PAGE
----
“We (in the district attorney’s office) are a little bit different than the sheriff’s office. When the sheriff’s office or CHP arrests somebody, what they are determining is: There is probable cause to believe a crime exists. Period.
“They don’t factor in potential defenses at trial. They don’t have the higher trial standard of proof beyond a reasonable doubt. Those are things that we have to factor in to charge a case.”
Hollister said the biggest question is: Who would be charged?
“As far as the case that was turned over to me, the idea that there were multiple attackers is not in the packet (from the sheriff’s office),” Hollister said. “The idea that there were weapons used was not in the packet.”
Hollister said he has dealt with Hovland in court many times. Hovland has been in the county jail 10 times since 2007.
Despite that criminal history, Hollister said he has no hard feelings toward Hovland.
“My first interaction with him, he was in custody,” Hollister said. “And when judge (Ira Kaufman) was reading him his rights, Jarold says: ‘Ira, this isn’t my first rodeo.’ I just thought that was classic. So I’ve had kind of a soft spot in my heart for Jarold and his approach.
“The flip side of that is Jarold’s past is a part of the analysis. It has to be,” Hollister told Hovland’s supporters. “The jury instructions require it. The law requires it. Jarold’s got something of a reputation for some level of violence. We have to factor the jury is going to hear all of Jarold’s past.”
After nearly two months in a coma, Hovland is slowly making some strides.
His friends said his brain injury is called diffuse axonal injury. Admire said Hovland “right now has the impulse control about the level of a 3- or 4-year-old.”
“It’s tough to see this vivacious, lively, animated, quick-witted individual reduced to a 3- or 4-year-old mentality,” Admire said. “I have to tell you that going to see him was absolutely gut-wrenching and I put it off as long as I could. He’s never going to be the man he was.”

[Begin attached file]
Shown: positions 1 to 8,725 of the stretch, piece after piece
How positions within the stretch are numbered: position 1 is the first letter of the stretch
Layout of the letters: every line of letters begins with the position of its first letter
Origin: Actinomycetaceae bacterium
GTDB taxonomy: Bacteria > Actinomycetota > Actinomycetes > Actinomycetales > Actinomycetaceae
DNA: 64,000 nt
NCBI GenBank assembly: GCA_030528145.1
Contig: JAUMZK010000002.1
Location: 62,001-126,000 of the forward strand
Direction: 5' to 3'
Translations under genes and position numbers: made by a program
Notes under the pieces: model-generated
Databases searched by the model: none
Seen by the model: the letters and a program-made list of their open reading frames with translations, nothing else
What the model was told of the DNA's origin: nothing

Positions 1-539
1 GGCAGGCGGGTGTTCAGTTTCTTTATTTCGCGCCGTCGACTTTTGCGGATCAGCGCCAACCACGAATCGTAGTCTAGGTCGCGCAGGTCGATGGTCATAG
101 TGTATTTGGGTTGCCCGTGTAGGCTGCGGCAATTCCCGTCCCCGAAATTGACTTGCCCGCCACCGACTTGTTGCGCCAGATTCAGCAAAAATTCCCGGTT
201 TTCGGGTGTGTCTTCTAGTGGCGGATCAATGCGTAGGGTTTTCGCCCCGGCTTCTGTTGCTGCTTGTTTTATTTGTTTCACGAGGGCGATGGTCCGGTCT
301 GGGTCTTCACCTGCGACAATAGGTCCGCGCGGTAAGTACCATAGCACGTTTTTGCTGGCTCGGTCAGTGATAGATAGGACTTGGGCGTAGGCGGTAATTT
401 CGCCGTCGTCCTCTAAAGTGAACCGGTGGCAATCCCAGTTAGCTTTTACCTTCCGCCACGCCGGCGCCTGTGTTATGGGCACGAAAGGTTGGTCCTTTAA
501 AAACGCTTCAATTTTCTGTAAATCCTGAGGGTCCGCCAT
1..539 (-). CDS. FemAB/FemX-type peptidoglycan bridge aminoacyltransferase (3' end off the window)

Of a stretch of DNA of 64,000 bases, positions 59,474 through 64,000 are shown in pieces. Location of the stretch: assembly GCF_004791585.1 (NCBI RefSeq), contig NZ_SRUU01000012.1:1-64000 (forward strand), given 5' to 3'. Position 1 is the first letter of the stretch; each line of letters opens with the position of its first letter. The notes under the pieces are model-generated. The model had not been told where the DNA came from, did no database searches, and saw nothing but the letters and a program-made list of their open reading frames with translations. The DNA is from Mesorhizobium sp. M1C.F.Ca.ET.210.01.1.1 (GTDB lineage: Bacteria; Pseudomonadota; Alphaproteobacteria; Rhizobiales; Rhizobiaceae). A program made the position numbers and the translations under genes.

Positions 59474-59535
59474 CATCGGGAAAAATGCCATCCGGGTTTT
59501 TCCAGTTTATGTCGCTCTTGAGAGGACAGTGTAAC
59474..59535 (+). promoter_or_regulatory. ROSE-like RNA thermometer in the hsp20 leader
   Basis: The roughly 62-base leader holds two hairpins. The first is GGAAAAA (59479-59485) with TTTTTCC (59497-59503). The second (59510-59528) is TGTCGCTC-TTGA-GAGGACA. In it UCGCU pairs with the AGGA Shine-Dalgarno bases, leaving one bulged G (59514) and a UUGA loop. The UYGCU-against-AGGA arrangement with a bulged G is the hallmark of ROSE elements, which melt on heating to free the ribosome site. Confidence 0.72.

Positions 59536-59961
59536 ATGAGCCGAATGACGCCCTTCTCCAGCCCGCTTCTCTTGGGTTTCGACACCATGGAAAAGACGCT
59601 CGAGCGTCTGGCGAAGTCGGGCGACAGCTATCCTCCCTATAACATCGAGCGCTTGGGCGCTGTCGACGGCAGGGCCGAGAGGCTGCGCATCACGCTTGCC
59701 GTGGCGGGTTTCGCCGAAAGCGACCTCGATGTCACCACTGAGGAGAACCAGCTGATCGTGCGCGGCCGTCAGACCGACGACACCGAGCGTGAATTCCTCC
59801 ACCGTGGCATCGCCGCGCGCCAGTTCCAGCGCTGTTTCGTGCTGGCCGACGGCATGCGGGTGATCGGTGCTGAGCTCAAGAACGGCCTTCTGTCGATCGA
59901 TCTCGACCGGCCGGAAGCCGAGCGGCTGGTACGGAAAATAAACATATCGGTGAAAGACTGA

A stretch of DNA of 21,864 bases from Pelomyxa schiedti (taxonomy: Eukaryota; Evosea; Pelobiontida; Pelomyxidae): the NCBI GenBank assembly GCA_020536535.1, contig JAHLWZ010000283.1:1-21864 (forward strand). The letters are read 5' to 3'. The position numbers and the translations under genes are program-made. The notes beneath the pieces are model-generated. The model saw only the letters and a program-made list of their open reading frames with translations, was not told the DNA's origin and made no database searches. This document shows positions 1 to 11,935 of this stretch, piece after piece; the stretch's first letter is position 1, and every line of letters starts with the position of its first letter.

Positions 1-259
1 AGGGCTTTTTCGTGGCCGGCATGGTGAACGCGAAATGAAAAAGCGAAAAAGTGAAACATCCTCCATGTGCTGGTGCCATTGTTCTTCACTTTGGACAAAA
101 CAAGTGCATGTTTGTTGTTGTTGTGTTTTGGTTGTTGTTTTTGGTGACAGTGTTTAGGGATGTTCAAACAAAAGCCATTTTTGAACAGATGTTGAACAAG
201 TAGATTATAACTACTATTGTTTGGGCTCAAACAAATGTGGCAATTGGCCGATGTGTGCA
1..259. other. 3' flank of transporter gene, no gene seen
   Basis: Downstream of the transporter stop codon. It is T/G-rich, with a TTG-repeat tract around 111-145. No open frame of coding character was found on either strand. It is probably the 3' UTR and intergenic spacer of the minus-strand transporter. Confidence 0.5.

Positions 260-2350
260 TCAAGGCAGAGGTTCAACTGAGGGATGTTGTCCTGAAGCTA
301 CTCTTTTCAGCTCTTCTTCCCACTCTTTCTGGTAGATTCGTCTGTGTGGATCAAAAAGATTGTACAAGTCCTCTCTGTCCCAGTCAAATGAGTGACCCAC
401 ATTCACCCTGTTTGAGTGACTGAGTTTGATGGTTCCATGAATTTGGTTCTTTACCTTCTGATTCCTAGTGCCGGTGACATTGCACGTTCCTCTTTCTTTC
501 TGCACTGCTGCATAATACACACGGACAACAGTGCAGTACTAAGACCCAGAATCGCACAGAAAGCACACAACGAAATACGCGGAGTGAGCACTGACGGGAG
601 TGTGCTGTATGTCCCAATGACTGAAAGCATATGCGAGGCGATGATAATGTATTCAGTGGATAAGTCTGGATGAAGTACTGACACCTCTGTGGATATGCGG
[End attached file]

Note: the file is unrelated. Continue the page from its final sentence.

His friends say Hovland has no memory of the events of Sept. 8. If he does eventually remember, it could impact the case.
Hovland’s supporters said they are trying to keep visitors from telling him what happened. They don’t want Hovland to remember the events as they were told to him. They want him to eventually remember on his own.
“We don’t talk to Jarold about it,” Admire said. “One person did and we immediately let him know that is unacceptable and let him know that he has probably compromised this case.”
The case remains open
The sheriff and district attorney emphasized the importance of people giving them information about the case as soon as they hear it.
The Justice 4 Jarold group said it plans to help Hovland get justice, no matter how long it takes.
“We will continue to campaign for Jarold,” Admire told Hollister. “It’s incredible that you and Sheriff Hagwood were both willing to take a Saturday and come to meet with us. We are so grateful.
“We do understand where you are coming from. We just want to make sure you know who we are and where we are coming from.
“We absolutely love this man. And we love our community. Are there elements that don’t belong here? Absolutely.
“If we see anything, or hear anything, we will let Sheriff Hagwood know immediately.”